Apr 2, 2019

April is National Child Abuse Prevention Month

Feb 5, 2018
*NEW* Child Care Change Report form now available on our website.
Oct 13, 2017
The Family and Individual Services Unit has been renamed Public Assistance in order to be more aligned with the services provided to the public
Aug 21, 2017

Kenynia Howard was indicted by a Sandusky County Grand Jury and pled guilty to theft and Medicaid eligibility fraud.           

Jul 22, 2015

The Sandusky County Department of Job and Family Services along with the eight counties listed below implemented a call center know as COLLABOR8. These nine (9) JFS Departments share a telephone and imaging system between counties to service public assistance consumers.

Nov 7, 2012
Child Support Web Portal Now Available

Sibling Rivalry

The word "sibling" refers to brothers and sisters, and "sibling rivalry" means the competitive feelings and actions that often occur among children in a family. There are things that you can do to try to reduce sibling rivalry.

  • Treat each child as an individual. Help children understand that they are treated differently by you and have different privileges and responsibilities because they are different individuals.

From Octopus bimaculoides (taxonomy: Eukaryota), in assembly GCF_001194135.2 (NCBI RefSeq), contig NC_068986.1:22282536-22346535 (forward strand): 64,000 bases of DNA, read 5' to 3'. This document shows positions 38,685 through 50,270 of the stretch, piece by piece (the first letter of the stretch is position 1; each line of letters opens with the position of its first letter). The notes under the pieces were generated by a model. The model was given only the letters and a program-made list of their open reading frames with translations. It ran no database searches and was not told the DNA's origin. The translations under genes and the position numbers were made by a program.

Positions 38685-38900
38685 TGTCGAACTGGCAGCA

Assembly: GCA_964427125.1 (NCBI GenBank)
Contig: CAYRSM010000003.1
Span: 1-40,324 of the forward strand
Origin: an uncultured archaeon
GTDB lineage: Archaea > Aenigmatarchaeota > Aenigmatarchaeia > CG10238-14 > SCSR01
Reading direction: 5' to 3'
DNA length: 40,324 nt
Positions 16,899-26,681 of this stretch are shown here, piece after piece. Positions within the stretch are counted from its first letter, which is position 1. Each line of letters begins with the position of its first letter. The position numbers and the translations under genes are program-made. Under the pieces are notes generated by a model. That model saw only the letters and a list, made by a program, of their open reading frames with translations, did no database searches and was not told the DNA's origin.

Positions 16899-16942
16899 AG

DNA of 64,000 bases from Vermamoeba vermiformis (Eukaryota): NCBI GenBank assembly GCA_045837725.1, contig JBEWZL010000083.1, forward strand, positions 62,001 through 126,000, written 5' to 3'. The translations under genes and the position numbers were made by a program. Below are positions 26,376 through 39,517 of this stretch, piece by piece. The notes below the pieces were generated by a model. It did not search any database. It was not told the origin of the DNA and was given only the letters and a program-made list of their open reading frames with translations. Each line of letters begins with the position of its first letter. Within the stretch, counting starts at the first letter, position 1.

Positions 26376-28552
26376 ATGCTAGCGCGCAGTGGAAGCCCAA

• Respect each child's space, toys, and time when he wants to be alone, away from his siblings.
  • Avoid labeling or comparing one child to the other. This feeds into their competitiveness.
  • When a new child comes into the family, adequately prepare the older sibling for her new important role. Make her feel like it's her baby, too.
  • Play detective. Watch and note when siblings are not getting along (before dinner, in the car, before bed) and plan separate quiet activities for those times.
  • Watch how you treat each child to see if you are contributing to the rivalry. Make sure you are not playing favorites.
  • Have realistic expectations of how they should get along, cooperate, share, and like each other.
  • Positively reinforce them when they are getting along or when they solve their own conflicts.
  • Make each child feel special and important. Try to spend one-on-one time with each child every day.
  • Take time out for yourself to re-energize. Remember, sibling rivalry is a normal and expected part of family life.

By Elizabeth Pantley, author of Kid Cooperation and Perfect Parenting. © 2002.
Adapted from gateways to prevention 2003 child abuse prevention community resource packet